Employee data, including the personal data of volunteers and interns, is classified as special category and sensitive data. Consequently, employee data requires additional care. The data of employees is needed to perform contractual and administrative duties. Yet, processing of employee data need one of the following lawful grounds: consent; contractual or legal necessity; or legitimate interest.
The GDPR obviously does not prohibit schools and institutions from processing sensitive and personal data of employees. It merely provides for a framework that helps to protect the applicable data and reveals guidelines under which collecting, controlling and processing should take place.
Children and consent
Alongside employees, the personal data of natural persons under the age of 18 has special consideration under the Regulation. To avoid misconceptions and possible regulatory violations data processors must verify the age of the person before consent can be given; verify the parental responsibility; and then obtain parental consent. Individual member states may deviate from the Regulation by giving minors power of consent themselves. Applicability must be verified by the local laws of the countries where the data subject resides.
Marketing is often needed when schools and institutions want to recruit new students. To be effective, a response is evoked by the marketing efforts. This response often includes personal information that identifies a natural person. Therefore, the marketing efforts of schools and institutions are subject to the GDPR.
Marketing that identifies individuals in the EEA is allowed when the data processing principles are followed and can be demonstrated. In particular, schools and institutions must process the data in a lawful and fair manner; limit the purpose of processing; and ensure accuracy of processing.
Compliance and breaches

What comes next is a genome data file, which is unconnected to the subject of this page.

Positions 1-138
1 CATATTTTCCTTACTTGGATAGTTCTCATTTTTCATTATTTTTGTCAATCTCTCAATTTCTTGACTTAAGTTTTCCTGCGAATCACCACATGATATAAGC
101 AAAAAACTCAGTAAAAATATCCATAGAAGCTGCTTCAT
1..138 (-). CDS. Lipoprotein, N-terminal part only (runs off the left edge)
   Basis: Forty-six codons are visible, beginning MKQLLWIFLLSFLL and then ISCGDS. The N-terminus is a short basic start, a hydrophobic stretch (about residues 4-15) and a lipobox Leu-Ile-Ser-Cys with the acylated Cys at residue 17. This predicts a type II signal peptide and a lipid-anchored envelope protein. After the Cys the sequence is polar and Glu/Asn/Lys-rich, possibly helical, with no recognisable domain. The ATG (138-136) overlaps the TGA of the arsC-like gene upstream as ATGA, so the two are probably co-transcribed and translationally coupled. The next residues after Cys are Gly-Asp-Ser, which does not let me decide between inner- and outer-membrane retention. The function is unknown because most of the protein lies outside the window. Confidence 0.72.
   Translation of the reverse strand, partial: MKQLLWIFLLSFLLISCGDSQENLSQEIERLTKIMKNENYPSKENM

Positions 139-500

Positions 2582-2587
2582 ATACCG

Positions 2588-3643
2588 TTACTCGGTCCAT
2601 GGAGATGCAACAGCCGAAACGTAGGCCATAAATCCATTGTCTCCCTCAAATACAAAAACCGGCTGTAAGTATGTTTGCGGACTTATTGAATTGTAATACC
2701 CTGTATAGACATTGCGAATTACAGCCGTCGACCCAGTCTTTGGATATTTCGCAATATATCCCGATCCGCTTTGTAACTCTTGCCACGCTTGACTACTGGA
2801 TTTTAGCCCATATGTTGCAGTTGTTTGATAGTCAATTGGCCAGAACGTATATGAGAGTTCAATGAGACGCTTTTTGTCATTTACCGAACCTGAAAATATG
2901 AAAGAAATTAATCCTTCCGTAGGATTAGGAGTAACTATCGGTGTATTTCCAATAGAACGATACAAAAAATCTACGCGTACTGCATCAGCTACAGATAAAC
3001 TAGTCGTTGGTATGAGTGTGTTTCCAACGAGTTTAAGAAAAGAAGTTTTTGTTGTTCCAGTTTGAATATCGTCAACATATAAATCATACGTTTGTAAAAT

The GDPR requires schools and institutions to maintain certain protocols for reporting and recordkeeping. They also need to demonstrate compliance with the regulation. The demonstration of compliance is both theoretical and based on empirical and real situations. As such, risk factors can be identified, breaches can be evaluated and investigated, and appropriate follow up and actions can be taken.
To help schools and institutions to comply with the GDPR Regulation, the following solutions are available:
- Info Center: with a selection of 66 skillfully drafted documents that will give you all reports, templates, policies and guides you need to get the GDPR compliance job done;
- Mission Control: the 12 step approach guiding you on your path to GDPR compliance;
- Toolbox: A selection of 23 expertly designed and programmed tools to assist you on your implementation journey;
- Data Breach Support: professional assistance is recommended and mostly needed when things go wrong. This breach support service is 24hrs worth of 1-2-1 support after you have identified a data breach. Once you have purchased this package and notified us that there has been a breach, we will kick into action to protect your customers, information and your reputation. We will investigate and reconcile your data breach, inform your customers and develop a strategy with you, to prevent and protect against further breaches. Most importantly, we will deal with the supervisory authority so you don’t have to.
- Data Protection Officer: reliable, neutral and impartial professional DPO service with the expertise as required by article 37 of the Regulation. Pricing levels depend on the contract terms and size of the organization.